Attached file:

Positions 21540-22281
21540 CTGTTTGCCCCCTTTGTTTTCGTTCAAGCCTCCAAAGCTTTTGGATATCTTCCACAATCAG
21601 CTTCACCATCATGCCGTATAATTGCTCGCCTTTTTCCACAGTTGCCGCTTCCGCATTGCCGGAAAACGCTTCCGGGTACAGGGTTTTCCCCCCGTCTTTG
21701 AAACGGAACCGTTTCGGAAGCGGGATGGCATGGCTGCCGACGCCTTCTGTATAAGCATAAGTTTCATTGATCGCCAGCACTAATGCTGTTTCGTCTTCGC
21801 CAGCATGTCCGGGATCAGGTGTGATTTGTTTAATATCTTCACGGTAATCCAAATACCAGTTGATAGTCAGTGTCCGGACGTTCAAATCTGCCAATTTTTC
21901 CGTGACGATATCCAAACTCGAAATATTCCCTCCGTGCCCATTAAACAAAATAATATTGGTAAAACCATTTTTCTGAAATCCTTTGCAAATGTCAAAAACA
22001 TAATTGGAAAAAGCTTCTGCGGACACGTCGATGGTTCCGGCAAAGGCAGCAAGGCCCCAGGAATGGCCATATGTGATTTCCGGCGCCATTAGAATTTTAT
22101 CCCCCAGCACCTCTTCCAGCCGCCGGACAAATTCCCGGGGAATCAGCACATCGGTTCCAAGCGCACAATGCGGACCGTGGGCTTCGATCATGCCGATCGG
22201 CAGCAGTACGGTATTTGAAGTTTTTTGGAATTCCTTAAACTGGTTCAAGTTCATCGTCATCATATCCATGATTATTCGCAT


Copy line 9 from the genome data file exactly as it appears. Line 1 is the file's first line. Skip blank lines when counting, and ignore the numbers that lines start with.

22201 CAGCAGTACGGTATTTGAAGTTTTTTGGAATTCCTTAAACTGGTTCAAGTTCATCGTCATCATATCCATGATTATTCGCAT